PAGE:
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Here's the 2014 New Yorker Food Issue

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This year's issue covers the controversy over gluten; pastry hybrids; sustainable meats; food obsessions; and cruise ship cuisine.

The New Yorker's annual food issue hits mailboxes and newsstands this week, and it does not disappoint. Good news for non-subscribers: every article is now available online. First up is an explainer from Michael SpecterAgainst the Grain, on America's ever-increasing avoidance of gluten. Fun fact: only one percent of the population suffers from celiac, the disease that causes a severe allergy to gluten.

Next, in a piece titled Bakeoff, Adam Gopnik talks to pastry-chef-of-the-moment Dominique Ansel about the pervasiveness of pastry hybrids like the cronut. Gopnik gets Maury Rubin, inventor of the pretzel croissant, to bash Ansel's pastry-making skills: "When the Cronut became a thing, I just thought, Oh, my God, that's perfect! His croissant sucked, so he threw it in oil." In Elite Meat, Dana Goodyear profiles Anya Fernald, the CEO and co-founder of California's Belcampo Meats.

In a meta-twist, John Lanchester apologizes for our increasingly food-obsessed culture in Shut Up and Eat. Excerpt: "Not so long ago, food was food. (I've lost count of the number of conversations I've had with people in the industry, debating some point backward and forward, that end with someone shrugging and saying, "It's just food.") That's not true anymore. Food is now politics and ethics as much as it is sustenance."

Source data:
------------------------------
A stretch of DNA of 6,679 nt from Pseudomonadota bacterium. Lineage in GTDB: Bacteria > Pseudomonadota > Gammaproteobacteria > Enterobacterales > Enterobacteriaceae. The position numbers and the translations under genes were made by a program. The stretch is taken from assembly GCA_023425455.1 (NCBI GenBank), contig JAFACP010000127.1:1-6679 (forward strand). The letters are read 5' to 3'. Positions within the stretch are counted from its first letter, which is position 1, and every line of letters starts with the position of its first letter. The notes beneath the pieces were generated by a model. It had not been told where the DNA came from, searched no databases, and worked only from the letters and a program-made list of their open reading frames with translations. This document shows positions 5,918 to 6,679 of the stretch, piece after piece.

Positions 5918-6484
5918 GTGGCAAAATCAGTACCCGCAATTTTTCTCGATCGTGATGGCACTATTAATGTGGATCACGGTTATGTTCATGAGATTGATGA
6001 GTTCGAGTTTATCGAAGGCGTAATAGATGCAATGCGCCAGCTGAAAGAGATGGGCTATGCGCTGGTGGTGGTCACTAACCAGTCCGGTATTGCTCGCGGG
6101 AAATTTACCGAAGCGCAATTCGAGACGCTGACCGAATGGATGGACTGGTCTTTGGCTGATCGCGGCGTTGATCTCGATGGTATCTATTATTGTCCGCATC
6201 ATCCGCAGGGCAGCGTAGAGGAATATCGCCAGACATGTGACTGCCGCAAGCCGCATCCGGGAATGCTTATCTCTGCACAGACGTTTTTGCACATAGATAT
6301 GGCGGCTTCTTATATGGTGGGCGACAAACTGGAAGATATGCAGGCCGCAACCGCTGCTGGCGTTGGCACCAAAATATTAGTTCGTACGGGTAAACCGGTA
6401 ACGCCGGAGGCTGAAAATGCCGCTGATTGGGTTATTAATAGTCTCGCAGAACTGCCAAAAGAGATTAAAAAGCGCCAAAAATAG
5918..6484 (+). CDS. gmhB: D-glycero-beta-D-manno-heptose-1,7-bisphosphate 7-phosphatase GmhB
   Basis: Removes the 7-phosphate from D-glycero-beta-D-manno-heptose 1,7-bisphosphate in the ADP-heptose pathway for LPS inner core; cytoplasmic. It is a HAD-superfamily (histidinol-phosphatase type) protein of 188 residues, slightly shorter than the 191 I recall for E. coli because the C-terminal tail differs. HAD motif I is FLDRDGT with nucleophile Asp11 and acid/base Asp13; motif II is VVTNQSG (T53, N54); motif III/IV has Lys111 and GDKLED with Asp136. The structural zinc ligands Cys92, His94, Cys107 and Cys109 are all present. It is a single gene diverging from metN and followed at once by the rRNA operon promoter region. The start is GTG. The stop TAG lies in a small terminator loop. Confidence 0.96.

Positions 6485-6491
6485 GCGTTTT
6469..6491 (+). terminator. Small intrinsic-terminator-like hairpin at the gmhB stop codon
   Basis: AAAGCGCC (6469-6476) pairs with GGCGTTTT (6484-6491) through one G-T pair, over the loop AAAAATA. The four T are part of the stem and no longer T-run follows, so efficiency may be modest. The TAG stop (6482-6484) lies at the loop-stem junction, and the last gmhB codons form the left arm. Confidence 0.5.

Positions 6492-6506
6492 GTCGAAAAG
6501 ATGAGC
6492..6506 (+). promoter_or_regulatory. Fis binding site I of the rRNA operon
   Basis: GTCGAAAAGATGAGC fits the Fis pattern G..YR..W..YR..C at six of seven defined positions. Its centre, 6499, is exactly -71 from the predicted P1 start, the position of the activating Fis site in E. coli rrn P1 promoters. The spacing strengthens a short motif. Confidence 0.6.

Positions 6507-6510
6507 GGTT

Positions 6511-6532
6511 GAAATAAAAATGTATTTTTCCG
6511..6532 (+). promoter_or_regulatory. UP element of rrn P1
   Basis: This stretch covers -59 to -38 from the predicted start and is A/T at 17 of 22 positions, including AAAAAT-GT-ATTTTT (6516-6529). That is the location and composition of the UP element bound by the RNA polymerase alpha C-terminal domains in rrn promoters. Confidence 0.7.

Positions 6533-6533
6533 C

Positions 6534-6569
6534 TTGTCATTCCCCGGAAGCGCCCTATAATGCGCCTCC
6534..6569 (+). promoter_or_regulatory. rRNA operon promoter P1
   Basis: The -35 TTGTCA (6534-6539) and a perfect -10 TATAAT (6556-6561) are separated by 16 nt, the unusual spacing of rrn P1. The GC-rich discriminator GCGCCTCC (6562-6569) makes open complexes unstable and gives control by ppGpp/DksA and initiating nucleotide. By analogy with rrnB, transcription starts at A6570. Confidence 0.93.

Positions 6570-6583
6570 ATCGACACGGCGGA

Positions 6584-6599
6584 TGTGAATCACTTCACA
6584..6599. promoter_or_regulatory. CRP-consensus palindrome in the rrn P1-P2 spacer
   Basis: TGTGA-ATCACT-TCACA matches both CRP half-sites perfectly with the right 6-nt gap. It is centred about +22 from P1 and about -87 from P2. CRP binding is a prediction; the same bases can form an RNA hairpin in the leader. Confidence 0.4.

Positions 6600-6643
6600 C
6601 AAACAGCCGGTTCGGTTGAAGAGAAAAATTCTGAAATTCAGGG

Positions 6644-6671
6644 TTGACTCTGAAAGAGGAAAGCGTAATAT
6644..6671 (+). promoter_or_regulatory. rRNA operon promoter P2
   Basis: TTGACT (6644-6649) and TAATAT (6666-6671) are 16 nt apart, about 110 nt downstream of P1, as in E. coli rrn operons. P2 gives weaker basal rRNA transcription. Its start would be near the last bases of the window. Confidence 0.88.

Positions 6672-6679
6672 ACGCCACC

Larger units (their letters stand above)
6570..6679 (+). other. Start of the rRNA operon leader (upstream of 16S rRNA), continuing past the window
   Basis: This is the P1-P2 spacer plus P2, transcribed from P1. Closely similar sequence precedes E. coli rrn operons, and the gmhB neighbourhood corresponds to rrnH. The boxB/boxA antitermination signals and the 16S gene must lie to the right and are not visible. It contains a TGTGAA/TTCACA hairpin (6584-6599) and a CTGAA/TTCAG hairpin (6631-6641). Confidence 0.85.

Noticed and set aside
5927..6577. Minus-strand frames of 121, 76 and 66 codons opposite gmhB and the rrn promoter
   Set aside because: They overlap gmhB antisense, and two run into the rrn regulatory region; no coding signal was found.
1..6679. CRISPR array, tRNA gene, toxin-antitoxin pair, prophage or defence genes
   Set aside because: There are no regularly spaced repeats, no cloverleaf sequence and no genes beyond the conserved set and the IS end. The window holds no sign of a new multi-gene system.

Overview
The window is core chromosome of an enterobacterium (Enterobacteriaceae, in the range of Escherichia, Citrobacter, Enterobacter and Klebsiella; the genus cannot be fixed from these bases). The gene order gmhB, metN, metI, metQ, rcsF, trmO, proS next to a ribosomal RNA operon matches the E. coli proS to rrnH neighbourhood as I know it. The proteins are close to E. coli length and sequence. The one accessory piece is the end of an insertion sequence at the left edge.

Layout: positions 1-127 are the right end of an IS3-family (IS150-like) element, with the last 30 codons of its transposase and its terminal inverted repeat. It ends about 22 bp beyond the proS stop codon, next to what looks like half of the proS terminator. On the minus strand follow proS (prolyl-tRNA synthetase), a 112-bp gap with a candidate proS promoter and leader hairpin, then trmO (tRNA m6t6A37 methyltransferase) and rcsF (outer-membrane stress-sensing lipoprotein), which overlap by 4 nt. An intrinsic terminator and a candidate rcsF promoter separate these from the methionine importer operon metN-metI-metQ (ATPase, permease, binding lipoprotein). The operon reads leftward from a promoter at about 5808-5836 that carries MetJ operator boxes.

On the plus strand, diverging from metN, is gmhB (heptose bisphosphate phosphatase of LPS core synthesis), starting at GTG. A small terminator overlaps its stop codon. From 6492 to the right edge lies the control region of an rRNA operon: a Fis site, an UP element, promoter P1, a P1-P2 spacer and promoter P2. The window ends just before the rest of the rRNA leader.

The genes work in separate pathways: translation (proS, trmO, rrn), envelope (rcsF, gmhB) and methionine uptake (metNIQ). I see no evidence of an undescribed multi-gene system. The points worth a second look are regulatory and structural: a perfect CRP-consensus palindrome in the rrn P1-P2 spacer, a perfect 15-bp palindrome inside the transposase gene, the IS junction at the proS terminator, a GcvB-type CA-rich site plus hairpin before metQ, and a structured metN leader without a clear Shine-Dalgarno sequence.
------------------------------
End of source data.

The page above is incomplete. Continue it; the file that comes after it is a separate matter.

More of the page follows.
Finally, David Owen sails the high seas in Floating Feast, an exploration of fine dining on cruise ships. Key statistic: "Guests in Opus [a restaurant aboard a Royal Caribbean cruise ship] consume roughly six hundred pounds of fries in an evening, Dearie said, and fry consumption rises with the number of Americans on board and the number of children — as does pizza consumption."

The issue also contains a few sidebars: Rivka Galchen discusses her diet as a medical student; Will Mackin eats pre-packaged comfort food while on a military base in Iraq; Chang-Rae Lee remembers the cafeteria at boarding school; and Jaime Joyce thinks back to the time she paid her brother a "food visit" while he was in prison.

The New Yorker's food issue hits newsstands today, Monday, October 27.

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